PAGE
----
Friday, January 29, 2016

FRIDAY FIVE: Non-Fiction Books In My To-Read Pile

I've been reading mostly fiction for the past three years because of grad school, but I very much enjoy my share of non-fiction, too. I'm interested in a wide array of subjects, and there's always a chance that a non-fiction topic will spark a story idea. In recognition of that, I'm going to try to read more of it in 2016, and here are some of the titles on my shelf I'm most looking forward to.

Endless Forms Most Beautiful: The New Science of Evo Devo and the Making of the Animal Kingdom, Sean B. Carroll
The great thing about being a writer is you can be into a lot of things even though your primary field is literature. I haven't read a lot of science-related books since before undergrad, but that doesn't mean I stopped being interest in science. I'm excited to dive back in.

Everything You Ever Wanted To Know About Zombies, Matt Mogk
This is partially because zombies are cool, especially because this book approaches them almost from an academic standpoint, and partially because it's research for the young adult zombie novel I'm working on.

The Jane Austen Guide to Happily Ever After, Elizabeth Kantor
Anything Jane Austen related makes me happy, which is enough of a reason for me to pick this up. I actually received this as a Christmas gift a few years ago and haven't been able to read it because I was so busy with grad school. Because of that and because Valentine's Day is coming up, it seemed like a good time to jump into it.

The Physics of Superheroes, James Kakalios
Again, this is on my list because I want to read it but also because it can act as research for a story idea I have (although one I probably won't get to fleshing out for a while yet). Besides, with all the superhero movies and TV shows lately, it'll be cool to see what's plausible and what isn't.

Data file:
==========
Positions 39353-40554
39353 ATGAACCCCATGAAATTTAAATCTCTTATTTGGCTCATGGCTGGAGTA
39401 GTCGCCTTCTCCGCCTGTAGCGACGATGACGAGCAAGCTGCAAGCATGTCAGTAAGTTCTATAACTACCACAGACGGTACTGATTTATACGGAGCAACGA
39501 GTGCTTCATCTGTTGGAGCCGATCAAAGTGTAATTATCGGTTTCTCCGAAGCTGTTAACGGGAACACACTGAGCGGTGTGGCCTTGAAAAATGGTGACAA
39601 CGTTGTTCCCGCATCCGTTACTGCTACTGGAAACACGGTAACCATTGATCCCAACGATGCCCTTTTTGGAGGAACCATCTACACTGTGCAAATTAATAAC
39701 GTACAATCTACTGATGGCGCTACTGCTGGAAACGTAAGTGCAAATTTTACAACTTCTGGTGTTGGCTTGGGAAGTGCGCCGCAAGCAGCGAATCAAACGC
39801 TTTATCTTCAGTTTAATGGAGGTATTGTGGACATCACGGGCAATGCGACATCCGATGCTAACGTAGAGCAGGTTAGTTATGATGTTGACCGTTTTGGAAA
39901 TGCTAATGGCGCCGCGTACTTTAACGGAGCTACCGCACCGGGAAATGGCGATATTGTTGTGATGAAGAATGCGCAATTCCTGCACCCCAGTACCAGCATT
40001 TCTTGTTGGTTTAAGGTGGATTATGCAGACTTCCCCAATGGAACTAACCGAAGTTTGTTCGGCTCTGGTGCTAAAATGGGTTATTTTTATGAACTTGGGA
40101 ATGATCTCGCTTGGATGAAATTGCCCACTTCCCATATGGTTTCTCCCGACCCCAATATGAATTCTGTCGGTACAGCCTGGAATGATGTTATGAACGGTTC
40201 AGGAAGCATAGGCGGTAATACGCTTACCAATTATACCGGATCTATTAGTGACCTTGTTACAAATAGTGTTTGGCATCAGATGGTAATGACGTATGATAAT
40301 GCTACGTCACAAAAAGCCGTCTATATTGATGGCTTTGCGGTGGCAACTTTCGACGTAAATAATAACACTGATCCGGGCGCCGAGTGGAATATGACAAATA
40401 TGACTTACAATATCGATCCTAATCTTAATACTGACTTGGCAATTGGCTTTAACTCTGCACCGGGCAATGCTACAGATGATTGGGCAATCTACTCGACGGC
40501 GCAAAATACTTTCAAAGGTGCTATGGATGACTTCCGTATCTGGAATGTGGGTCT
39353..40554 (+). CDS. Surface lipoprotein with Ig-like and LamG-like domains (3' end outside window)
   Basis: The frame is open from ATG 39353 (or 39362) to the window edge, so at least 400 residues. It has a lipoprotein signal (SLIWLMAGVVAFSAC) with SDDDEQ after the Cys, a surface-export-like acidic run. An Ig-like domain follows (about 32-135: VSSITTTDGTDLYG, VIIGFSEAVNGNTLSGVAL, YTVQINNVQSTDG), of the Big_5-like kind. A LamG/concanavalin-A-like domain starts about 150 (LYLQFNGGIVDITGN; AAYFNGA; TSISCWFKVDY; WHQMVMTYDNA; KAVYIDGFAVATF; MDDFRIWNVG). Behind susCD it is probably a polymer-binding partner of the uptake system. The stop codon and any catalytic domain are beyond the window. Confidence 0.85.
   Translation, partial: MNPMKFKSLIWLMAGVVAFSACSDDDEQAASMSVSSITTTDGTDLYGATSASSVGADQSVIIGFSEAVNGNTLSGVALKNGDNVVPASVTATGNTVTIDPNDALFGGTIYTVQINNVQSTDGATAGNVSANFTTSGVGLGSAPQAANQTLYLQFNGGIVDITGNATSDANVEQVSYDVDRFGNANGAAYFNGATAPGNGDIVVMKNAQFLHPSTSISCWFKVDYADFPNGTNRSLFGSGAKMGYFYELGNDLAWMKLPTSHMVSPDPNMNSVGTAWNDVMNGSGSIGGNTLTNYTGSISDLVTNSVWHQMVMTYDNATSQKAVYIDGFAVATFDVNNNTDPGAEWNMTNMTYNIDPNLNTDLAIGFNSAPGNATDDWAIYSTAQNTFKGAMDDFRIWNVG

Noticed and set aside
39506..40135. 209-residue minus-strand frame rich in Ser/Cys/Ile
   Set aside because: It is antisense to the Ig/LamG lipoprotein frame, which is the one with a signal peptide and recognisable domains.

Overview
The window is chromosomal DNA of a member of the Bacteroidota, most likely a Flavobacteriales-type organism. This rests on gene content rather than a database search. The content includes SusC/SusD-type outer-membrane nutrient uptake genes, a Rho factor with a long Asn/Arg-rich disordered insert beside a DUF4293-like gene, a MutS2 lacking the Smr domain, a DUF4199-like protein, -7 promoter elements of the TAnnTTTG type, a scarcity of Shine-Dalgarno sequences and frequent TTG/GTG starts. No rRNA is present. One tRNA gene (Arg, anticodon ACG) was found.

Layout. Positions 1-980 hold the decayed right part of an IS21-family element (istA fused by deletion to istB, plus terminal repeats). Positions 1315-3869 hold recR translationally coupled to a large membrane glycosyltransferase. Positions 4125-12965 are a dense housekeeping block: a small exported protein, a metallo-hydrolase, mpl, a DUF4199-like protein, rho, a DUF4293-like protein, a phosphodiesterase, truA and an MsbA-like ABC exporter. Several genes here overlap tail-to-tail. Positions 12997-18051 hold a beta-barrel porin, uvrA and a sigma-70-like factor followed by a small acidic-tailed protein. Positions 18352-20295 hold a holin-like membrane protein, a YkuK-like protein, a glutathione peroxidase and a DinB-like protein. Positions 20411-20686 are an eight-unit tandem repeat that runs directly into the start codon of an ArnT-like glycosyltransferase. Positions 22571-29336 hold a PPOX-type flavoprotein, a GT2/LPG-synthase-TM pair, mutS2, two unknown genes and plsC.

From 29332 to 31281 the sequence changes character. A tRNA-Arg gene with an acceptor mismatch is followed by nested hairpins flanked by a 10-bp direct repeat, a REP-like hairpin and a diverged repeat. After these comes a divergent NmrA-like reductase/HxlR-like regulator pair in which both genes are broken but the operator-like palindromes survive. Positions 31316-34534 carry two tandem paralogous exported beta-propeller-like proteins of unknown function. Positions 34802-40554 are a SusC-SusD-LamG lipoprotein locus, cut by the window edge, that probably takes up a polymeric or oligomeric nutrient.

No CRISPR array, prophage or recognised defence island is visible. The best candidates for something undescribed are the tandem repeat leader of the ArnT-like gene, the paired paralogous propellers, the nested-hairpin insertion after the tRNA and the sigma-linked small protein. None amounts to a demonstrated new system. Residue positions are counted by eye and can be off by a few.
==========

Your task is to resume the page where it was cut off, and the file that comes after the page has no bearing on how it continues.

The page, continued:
Under the Black Flag: The Romance and the Reality of Life Among the Pirates, David Cordingly
This one's because pirates are just cool. Judging by the title, though, I have a feeling my view of them might change while reading. 

Friday, January 15, 2016

FRIDAY FIVE: TV Shows Returning in 2016

After the winter television hiatus, I'm looking forward to a number of shows returning, although I have to wait a little longer for some of them.

Indian Summers

If you're prematurely mourning the end of Downton Abbey, this might be the replacement for you. Set in the summer of 1932, season one follows an Indian family and the members of a British social club as the Empire's influence wanes. It's packed full of political intrigue, family drama, and secrets people would kill to keep. This one won't be back on PBS until the fall, so there's lots of time to catch up or rewatch.


My friend told me to give this show a shot, and I'm happy I did! It's about a trio of space bounty hunters who get caught up in an interplanetary war and find themselves up against a major antagonist from Dutch's past. Plus, the relationship between Dutch, the team's hardened leader, and Johnny, her partner and best friend, isn't one often portrayed in fiction.

Orphan Black

Season three expanded the world and the mystery of the clones by introducing the Castor clones, but season four looks like it'll be back to its Leda roots, focusing on Sarah, Alison, Cosima, Helena, and Rachel while introducing at least one new clone. And, of course, I have to watch to see if Delphine is still alive and will continue her rise in badassery. 

Black Sails

What's better than pirates and explosions? Nothing, really. We left off with Eleanor under arrest and on a ship back to England; Flint and Vane teaming up to blow Charleston to smithereens; and Rackham, Anne, and Max sitting on a big old pile of Spanish gold. With the arrival of a new governor, will the privateers be able to hold on to their precious Nassau?

The 100